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EU cuts growth forecast, warns of inflation risks

By Wu Gang | 2016-05-24 | Hits:
(Chinese Social Sciences Today)

Photo taken on May 18, 2016 shows a scene of the European Economic Congress in Katowice, Poland. The 8th European Economic Congress started here on Wednesday.


In the recently released Spring European Economic Forecast, the European Commission cut its growth estimates and voiced concerns about inflation in the euro area. The report predicts that the GDP in the 19-nation region will grow 1.6 percent in 2016 and 1.8 percent in 2017.

Each of these estimates is 0.1 percentage point lower than the forecast in February. And the commission trimmed its economic growth forecast for the European Union to 1.8 percent this year from 1.9 percent last year.

The commission lowered its inflation expectations to 0.2 percent, far below the European Central Bank’s goal of just under 2 percent. It is expected that inflation will remain close to zero in the near term as global oil prices continue to fall this year. However, inflation should rise significantly in the second half of this year as energy prices gradually pick up and domestic prices increase on the back of strengthening domestic demand.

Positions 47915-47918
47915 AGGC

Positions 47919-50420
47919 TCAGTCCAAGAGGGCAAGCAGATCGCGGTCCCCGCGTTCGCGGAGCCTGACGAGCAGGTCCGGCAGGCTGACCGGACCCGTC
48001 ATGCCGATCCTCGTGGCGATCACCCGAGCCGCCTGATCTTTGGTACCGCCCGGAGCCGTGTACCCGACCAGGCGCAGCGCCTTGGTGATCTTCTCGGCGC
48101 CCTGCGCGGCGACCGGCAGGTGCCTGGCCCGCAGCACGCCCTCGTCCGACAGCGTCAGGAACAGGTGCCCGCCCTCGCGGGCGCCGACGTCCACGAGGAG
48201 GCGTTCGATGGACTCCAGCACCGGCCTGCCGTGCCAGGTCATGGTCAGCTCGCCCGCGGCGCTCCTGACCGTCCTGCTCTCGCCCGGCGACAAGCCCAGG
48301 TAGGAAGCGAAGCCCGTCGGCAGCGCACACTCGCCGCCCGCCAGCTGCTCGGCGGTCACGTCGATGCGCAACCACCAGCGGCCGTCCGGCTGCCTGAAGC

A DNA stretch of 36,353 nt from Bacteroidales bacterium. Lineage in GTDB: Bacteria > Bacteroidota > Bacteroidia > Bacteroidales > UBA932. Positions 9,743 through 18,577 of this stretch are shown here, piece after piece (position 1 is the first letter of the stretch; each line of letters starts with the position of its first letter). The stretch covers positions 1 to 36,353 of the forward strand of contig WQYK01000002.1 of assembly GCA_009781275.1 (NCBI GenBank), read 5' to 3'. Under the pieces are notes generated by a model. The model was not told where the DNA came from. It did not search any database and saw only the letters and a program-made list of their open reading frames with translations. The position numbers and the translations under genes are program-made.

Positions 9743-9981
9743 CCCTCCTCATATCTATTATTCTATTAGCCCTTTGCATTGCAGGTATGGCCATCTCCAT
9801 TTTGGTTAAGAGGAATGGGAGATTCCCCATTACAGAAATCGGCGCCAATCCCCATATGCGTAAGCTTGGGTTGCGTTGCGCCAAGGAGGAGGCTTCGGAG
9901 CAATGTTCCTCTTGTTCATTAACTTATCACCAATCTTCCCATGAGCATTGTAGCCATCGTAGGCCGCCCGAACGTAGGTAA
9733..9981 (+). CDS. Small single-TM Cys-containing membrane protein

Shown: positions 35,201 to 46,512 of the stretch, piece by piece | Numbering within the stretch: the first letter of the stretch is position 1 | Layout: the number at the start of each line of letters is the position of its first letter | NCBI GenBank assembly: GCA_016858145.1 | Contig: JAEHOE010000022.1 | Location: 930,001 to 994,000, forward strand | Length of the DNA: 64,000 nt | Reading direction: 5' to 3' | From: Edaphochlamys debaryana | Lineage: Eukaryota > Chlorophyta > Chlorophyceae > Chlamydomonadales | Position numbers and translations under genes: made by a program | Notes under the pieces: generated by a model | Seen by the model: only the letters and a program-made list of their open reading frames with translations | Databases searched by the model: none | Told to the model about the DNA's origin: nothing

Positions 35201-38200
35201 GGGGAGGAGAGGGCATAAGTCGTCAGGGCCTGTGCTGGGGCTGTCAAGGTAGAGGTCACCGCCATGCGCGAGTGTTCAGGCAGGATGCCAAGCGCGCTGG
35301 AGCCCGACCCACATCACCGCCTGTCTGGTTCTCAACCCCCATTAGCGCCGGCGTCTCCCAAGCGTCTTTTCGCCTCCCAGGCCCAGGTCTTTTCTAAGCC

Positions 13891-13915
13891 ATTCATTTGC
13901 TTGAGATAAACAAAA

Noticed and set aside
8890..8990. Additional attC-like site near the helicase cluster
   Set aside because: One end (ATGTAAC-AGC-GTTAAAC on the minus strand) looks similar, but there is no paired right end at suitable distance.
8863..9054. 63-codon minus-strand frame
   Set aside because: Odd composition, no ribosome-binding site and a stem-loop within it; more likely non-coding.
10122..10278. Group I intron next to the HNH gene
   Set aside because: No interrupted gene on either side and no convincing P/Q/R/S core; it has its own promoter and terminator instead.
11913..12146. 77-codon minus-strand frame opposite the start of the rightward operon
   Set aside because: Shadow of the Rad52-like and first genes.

Driven by improved conditions and wage growth, the moderate pace of improvement in labor markets is expected to continue. Unemployment in the euro area is expected to fall to 10.3 percent in 2016 and then 9.9 percent in 2017. In the European Union as a whole, unemployment is projected to fall from 9.4 percent in 2015 to 8.9 percent in 2016 and 8.5 percent in 2017.

According to data Eurostat released in the end of April, unemployment in the euro area decreased to the lowest level seen in more than four years. Still, recovery in the euro area remains uneven, which is unacceptable and requires determined action from governments, both individually and collectively, said Pierre Moscovici, commissioner for Economic and Financial Affairs, Taxation and Customs.

Last year, the global economic growth rate was 3.5 percent, the lowest seen since 2009, and it is expected to weaken further this year. The commission warned of the external risks posed by geopolitical tensions and fluctuating oil prices as well as uncertainties surrounding Britain’s referendum on leaving the European Union.

Scholars said future economic growth in Europe should rely more on internal driving forces, considering the weaknesses of the global economy. Valdis Dombrovskis, European Commission vice-president in charge of the euro and social dialogue, said the EU should step up structural reform to address long-standing problems in many countries, including high levels of public and private debt, vulnerabilities in the financial sector and declining competitiveness. This is the only way to ensure strong and sustainable growth in Europe, he said.



 Wu Gang is areporter at the Chinese Social Sciences Today.